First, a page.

By Michael L. Rains and Jonathan Murphy 4/28/14
A recent decision entitled Quezada v. City of Los Angeles by the Court of Appeal for the Second District reminds us about the collision course created between off-duty cops and Internal Affairs Investigators where shots are fired, the “suspects” are cops who have just left a bar, and the Investigators think they are lying.
In Quezada, the Court affirmed a lower court ruling dismissing the civil suit filed by three Los Angeles Police officers alleging that the Department deprived them of interrogation rights under POBRA during the investigation of an incident involving the off-duty discharge of a firearm. Quezada et al., v. City of Los Angeles, (January 8, 2014, Los Angeles County Super. Ct. No. BC464380), 14 C.D.O.S. 234.
Following their shift, three LAPD officers went to a local bar, where they stayed for three hours, and at least two of them became intoxicated. At some point, shortly after the three had left the bar to go to their cars, a report of shots fired was received describing two suspects matching the description of two of the police officers. When LAPD units responding to the call discovered the three off-duty officers, they were ordered “on-duty” and separated.
The shooting took place after 2:00 a.m., but the three officers were kept at the police station for a prolonged period, then interrogated, and finally released some 19 hours later, at 9:00 p.m. that evening. All three officers were assigned an employee representative, but all three officers requested a specific attorney; however, that attorney was unavailable to represent them in administrative interviews until late in the evening. Internal Affairs refused to postpone the interviews to meet the attorney’s schedule and the officers were interviewed without the assistance of an attorney.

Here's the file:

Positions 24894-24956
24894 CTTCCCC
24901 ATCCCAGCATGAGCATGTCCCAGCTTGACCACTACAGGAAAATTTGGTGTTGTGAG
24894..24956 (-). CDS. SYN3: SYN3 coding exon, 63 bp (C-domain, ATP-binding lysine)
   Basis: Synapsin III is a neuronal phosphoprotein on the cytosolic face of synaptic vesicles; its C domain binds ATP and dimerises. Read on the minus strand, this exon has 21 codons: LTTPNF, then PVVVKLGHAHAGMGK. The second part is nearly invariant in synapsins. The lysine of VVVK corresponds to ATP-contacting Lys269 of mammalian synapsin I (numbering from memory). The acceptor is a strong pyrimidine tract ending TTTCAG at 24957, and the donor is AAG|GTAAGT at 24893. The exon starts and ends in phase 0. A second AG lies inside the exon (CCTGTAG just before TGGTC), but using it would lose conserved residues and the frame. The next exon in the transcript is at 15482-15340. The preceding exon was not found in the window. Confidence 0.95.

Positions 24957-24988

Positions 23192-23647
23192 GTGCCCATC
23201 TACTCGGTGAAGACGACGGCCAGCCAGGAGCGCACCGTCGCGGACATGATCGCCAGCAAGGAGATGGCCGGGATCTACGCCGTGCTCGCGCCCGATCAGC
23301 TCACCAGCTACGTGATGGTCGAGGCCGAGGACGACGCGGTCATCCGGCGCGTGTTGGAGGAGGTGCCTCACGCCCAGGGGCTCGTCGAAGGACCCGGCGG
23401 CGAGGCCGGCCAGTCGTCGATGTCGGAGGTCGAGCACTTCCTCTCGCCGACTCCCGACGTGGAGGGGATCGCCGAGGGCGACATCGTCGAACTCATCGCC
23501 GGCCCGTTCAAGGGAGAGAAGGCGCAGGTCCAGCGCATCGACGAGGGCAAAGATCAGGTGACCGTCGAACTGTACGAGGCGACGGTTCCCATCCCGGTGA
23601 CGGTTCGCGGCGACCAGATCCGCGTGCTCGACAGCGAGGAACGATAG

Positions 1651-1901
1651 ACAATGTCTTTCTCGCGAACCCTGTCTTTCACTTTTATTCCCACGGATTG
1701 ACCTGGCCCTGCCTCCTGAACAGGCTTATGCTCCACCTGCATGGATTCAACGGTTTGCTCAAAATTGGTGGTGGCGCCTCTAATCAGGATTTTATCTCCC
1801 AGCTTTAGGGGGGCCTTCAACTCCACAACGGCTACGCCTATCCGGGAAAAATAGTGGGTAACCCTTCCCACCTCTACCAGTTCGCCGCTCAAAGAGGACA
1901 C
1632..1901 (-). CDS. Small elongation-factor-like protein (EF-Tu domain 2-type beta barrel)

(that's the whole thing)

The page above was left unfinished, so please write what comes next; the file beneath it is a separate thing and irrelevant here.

The officers’ lawsuit alleged after being separated, they had gone 30 hours without sleep when their interviews were conducted; they were given little food or water; they did not consent to the searches of their vehicles; they were intimidated by the threat that the investigators would impound their cars and obtain search warrants; their chosen counsel was not available; they had to watch their personal vehicles being searched without their consent; were housed in uncomfortable rooms that were too cold or too hot during interrogations; they were denied their right to eat when they needed to and were limited in the amount of water they had access to; they were not allowed to obtain a change of clothing or take a shower; and they were restricted in their use of restroom facilities. Finally, the officers claimed they were forced to give multiple public safety statements, the last of which was elicited 12 hours after the police had finished their on-scene investigation.
The lawsuit alleged that the Department’s actions violated various rights guaranteed by POBRA: First, the Department violated the requirement that “[t]he interrogation be conducted at a reasonable hour’ and ‘at a time when the public safety officer is on duty, or during normal waking hours’ unless the ‘seriousness of the investigation requires otherwise.’ (Gov. Code, § 3303, subd. (a);)” second, the officers were “subjected to physical and mental hardships during the investigation;” third, “they were forced to provide public safety statements on at least three occasions while detained over an extended period of time, and the purpose of such interrogations was not to obtain information in order to protect public safety, but for the purpose of improperly eliciting incriminating information from them;” and fourth, the Department violated their right to have counsel present during interrogations.
The Decision of the Court